You may be surprised to hear that many companies are considering doing away with matching contributions to their employee’s 401(k) plans. Some big companies, including Ford Motors, Bethlehem Steel, and Charles Schwab, have already tried suspending or reducing their 401(k) matching contributions as a cost-cutting measure in the last recession. Though most of them reinstated the perk after 2002, the current crumbling economy has put 401(k) contributions back on the table – and on the chopping block. Current research points to the idea that matching contributions are not necessary in order to lure employees into retirement planning, and that the funds earmarked for 401(k) matches can best be spent elsewhere – in the form of salary raises for all employees, or beefing up health insurance benefits.
However, just because your company is not matching your contribution, there’s no reason not to plan ahead for retirement. In fact, if you were contributing enough into your account to qualify for a matching contribution from your employer, chances are you can afford to open up an individual retirement plan or Roth IRA and arrange to transfer the same amount into it every month, weekly, or biweekly. Roth IRAs have contribution limits depending on how much you make: if your modified adjusted gross income for tax year 2008 is $101,000 or less for singles, or $159,000 or less for married couples, you can make a full contribution of $5000 per year. However, this works out to a little less than $100 a week, or up to $416 a month.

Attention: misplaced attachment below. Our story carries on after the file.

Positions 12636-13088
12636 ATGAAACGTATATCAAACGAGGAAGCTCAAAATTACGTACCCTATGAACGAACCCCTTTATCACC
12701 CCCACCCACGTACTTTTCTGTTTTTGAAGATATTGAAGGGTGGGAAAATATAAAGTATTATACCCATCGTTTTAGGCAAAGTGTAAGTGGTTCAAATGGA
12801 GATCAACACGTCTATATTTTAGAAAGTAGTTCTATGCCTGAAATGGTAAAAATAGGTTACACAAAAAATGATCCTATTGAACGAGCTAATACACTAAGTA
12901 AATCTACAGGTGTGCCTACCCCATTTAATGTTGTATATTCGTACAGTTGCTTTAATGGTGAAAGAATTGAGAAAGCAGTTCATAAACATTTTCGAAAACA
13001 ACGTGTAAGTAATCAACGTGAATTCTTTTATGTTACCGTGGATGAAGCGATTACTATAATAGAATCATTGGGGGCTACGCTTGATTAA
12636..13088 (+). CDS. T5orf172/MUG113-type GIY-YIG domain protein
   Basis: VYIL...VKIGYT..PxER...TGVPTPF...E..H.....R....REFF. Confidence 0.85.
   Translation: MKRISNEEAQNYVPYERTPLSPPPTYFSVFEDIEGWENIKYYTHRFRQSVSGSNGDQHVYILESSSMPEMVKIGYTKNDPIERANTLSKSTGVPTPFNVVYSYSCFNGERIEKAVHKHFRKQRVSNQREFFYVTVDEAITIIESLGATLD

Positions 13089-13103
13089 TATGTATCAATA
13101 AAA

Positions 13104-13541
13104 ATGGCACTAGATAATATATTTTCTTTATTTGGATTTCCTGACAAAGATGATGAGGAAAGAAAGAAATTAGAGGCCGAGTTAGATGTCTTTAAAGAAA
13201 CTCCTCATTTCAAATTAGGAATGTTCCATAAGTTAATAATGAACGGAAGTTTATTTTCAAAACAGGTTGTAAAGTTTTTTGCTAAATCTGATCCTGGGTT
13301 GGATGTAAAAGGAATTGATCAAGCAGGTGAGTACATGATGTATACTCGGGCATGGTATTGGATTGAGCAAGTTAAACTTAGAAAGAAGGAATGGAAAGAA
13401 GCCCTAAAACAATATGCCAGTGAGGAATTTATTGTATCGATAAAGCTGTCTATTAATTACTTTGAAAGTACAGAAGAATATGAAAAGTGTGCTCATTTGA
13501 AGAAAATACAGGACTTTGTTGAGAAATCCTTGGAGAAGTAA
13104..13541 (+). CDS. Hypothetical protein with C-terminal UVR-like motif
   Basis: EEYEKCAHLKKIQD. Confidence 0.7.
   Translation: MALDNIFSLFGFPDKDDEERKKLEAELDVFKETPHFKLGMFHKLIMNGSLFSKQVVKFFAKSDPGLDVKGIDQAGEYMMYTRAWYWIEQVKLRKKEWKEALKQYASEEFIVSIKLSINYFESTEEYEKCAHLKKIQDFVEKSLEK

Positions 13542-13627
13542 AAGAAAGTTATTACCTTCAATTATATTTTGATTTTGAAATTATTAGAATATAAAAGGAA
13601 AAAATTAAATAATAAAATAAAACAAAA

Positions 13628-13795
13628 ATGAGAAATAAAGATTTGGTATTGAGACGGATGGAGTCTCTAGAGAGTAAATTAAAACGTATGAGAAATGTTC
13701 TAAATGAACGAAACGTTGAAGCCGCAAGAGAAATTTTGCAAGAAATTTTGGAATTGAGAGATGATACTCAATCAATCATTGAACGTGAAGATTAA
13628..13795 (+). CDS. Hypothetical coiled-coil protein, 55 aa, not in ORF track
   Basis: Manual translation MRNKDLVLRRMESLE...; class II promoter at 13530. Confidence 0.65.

Most experts advise you to keep a mix of retirement contribution accounts to maximize your tax savings. 401(k)s and tax deductible IRAs will give you a deduction on your income now, while Roth IRAs and taxable brokerage accounts allow you to carry a tax break into your retirement instead. It’s generally considered advisable to put as much money in the tax-deductible IRA or 401(k) as you can, since you’ll want to maximize your tax savings during the time you make the most income.
Those who are getting a late start on building their nest egg, or have a tough time putting aside any part of their current income, have the most to gain from 401(k) matches from their employers. If that’s you, you might want to make sure you have a job that provides this important benefit. But if you don’t have a 401(k) match, it’s time to start prioritizing your retirement planning on your own. Talk to a broker or investigate your options to find the best retirement plan for your needs.